Mission to end long Thomas Cup title drought resumes in Chengdu

Securing a victory against Hong Kong is critical for Malaysia to clear the group stage early.

29 Apr 2024 10:05pm
Japan faces a straightforward path to dominating Group B, as they will be pitted against Taiwan, Germany and the Czech Republic. - FILE PIX
Japan faces a straightforward path to dominating Group B, as they will be pitted against Taiwan, Germany and the Czech Republic. - FILE PIX

CHENGDU - Go big or go home. That certainly would be the case for the current national men’s badminton squad, who are hoping to etch their names in the history books by ending the country’s 32-year Thomas Cup drought in the highly anticipated 2024 edition in Chengdu, China, set to kick off tomorrow.

The Badminton Association of Malaysia even threw down the gauntlet to fellow players, stating that bringing home the Thomas Cup is an achievable feat, provided they exhibit unwavering patriotic and fighting spirit throughout the tournament held at the Chengdu High-Tech Zone Sports Centre.

However, the team’s preparation has been plagued by several off-court issues within the men’s singles camp, including controversies surrounding national men’s singles professional shuttler Lee Zii Jia and the absence of Ng Tze Yong due to delayed recovery from back surgery.

Zii Jia once again stole the limelight ahead of the tournament, as he had previously demanded payment for ‘image rights’ and opted out of joining the national team’s one-week training camp at Akademi Badminton Malaysia, Bukit Kiara.

Now that the world number 10 is part of the team, the Thomas Cup presents a prime opportunity for him to silence his critiques, giving his all to contribute valuable points for Malaysia in Chengdu.

This was due to the fact that the All England 2021 champion could potentially be the safest bet for Malaysia, given the ‘fragility’ of the men’s singles camp at the moment.

Looking back at his team event performance since 2022, the 26-year-old impressed by losing just once in 18 matches, with three wins during the Thomas Cup 2022 in Bangkok, Thailand, prior to Malaysia’s 3-2 defeat to India in the quarterfinals.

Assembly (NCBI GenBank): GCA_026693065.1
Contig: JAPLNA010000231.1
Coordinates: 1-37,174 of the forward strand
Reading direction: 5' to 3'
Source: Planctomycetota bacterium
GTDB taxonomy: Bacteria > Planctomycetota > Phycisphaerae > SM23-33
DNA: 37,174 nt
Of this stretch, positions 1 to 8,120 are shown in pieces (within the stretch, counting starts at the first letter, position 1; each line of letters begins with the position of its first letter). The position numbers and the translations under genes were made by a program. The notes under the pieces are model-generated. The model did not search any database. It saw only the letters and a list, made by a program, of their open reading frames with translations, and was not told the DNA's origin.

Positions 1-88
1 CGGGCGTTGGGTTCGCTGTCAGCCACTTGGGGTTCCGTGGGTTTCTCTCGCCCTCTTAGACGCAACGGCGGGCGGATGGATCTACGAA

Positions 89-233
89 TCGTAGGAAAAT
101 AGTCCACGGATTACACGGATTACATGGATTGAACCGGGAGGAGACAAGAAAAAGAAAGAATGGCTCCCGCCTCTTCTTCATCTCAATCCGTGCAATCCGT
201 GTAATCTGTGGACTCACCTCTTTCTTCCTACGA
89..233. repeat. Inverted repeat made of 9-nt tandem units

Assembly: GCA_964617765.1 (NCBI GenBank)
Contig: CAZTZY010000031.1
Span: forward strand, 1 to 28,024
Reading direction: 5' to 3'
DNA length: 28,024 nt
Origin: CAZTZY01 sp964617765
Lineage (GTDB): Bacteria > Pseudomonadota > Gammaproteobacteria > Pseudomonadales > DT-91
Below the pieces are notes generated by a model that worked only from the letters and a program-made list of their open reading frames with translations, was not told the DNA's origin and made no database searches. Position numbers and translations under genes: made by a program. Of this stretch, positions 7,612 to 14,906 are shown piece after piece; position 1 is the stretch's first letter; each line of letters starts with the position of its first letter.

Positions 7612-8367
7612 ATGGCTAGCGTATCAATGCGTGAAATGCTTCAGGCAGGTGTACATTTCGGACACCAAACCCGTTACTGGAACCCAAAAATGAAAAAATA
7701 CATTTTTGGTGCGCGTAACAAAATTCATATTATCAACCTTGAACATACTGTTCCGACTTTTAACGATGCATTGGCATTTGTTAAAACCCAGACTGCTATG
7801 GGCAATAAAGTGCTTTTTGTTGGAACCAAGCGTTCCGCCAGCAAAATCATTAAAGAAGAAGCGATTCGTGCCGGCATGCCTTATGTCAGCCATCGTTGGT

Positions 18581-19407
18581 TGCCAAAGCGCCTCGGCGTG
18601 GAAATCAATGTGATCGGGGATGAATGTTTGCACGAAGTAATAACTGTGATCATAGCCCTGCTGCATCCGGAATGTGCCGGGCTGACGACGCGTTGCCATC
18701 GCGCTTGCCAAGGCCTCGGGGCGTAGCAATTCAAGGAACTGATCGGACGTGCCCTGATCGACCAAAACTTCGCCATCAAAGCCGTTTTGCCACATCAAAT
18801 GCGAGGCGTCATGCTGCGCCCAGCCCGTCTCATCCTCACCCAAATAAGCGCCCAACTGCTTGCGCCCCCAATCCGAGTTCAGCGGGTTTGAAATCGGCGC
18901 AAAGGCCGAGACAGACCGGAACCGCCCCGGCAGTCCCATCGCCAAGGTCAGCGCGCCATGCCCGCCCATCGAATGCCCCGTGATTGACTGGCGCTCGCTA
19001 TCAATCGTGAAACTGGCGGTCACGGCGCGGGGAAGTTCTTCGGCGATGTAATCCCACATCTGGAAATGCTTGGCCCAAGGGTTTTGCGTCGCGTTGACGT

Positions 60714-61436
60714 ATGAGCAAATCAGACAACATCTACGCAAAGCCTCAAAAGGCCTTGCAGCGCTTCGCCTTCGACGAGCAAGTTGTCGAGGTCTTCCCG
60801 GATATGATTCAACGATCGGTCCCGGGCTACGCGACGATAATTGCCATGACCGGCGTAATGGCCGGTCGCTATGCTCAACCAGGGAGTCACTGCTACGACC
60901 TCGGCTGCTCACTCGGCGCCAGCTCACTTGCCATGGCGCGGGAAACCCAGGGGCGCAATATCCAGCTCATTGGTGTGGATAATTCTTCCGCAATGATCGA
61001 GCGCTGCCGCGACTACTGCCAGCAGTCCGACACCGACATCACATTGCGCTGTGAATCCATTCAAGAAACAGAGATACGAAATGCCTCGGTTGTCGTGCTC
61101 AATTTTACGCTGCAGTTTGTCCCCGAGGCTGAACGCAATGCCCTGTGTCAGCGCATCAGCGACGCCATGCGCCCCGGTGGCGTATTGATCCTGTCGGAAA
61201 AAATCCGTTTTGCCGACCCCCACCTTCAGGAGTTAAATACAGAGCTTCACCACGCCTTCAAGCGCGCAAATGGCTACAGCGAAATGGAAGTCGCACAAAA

Accompanying Zii Jia are former 2017 Asian Junior champion Leong Jun Hao, who may take a role as second singles, followed by Cheam June Wei and Justin Hoh.

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Malaysia’s true strength lies in the doubles department, spearheaded by 2022 world champions Aaron Chia-Soh Wooi Yik, Badminton Asia Championships (BAC) 2024 runners-up Goh Sze Fei-Nur Izzuddin Rumsani and promising duo Muhammad Haikal Nazri-Choong Hon Jian.

ed by Wooi Yik as team captain, Malaysia, seeded fifth and holding five championship titles, will open their Group D campaign against Hong Kong tomorrow morning.

The national men’s singles camp must tread cautiously against the threat posed by Hong Kong, as the Malaysian ‘secret’ lies in the hands of former national player and coach Wong Choong Hann.

As Hong Kong’s men’s singles coach, Choong Hann may use his expertise to assist world number 15 Lee Cheuk Yiu, Angus Ng Ka Long, and Jason Gunawan in warding off Zii Jia and his teammates.

Although Malaysia holds a clear advantage in doubles, they should not disregard the potential influence of Choong Tan Fook, a former national men’s doubles player, whose guidance could unveil strategies for his team to potentially upset their opponents.

Securing a victory against Hong Kong is critical for Malaysia to clear the group stage early, as they would have no problem powering past minnows from African region Algeria on Sunday before bringing the Group D curtain down against 2016 champions and European powerhouse Denmark.